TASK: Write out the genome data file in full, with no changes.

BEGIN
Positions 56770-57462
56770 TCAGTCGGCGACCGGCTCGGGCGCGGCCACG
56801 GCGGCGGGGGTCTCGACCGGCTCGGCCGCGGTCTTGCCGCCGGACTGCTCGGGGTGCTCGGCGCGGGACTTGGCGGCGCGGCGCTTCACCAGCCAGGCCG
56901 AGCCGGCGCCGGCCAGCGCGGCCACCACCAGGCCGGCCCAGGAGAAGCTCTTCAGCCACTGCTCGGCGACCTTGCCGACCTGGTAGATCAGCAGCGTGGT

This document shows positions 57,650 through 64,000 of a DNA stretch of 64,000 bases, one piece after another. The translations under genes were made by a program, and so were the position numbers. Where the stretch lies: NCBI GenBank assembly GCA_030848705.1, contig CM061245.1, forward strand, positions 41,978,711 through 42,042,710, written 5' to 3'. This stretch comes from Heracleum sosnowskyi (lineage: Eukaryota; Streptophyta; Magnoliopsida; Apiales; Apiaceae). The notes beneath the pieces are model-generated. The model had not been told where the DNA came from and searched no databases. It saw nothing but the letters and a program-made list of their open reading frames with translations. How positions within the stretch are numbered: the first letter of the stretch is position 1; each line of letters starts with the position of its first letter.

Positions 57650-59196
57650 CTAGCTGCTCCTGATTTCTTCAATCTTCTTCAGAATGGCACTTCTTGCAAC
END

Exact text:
Positions 56770-57462
56770 TCAGTCGGCGACCGGCTCGGGCGCGGCCACG
56801 GCGGCGGGGGTCTCGACCGGCTCGGCCGCGGTCTTGCCGCCGGACTGCTCGGGGTGCTCGGCGCGGGACTTGGCGGCGCGGCGCTTCACCAGCCAGGCCG
56901 AGCCGGCGCCGGCCAGCGCGGCCACCACCAGGCCGGCCCAGGAGAAGCTCTTCAGCCACTGCTCGGCGACCTTGCCGACCTGGTAGATCAGCAGCGTGGT

This document shows positions 57,650 through 64,000 of a DNA stretch of 64,000 bases, one piece after another. The translations under genes were made by a program, and so were the position numbers. Where the stretch lies: NCBI GenBank assembly GCA_030848705.1, contig CM061245.1, forward strand, positions 41,978,711 through 42,042,710, written 5' to 3'. This stretch comes from Heracleum sosnowskyi (lineage: Eukaryota; Streptophyta; Magnoliopsida; Apiales; Apiaceae). The notes beneath the pieces are model-generated. The model had not been told where the DNA came from and searched no databases. It saw nothing but the letters and a program-made list of their open reading frames with translations. How positions within the stretch are numbered: the first letter of the stretch is position 1; each line of letters starts with the position of its first letter.

Positions 57650-59196
57650 CTAGCTGCTCCTGATTTCTTCAATCTTCTTCAGAATGGCACTTCTTGCAAC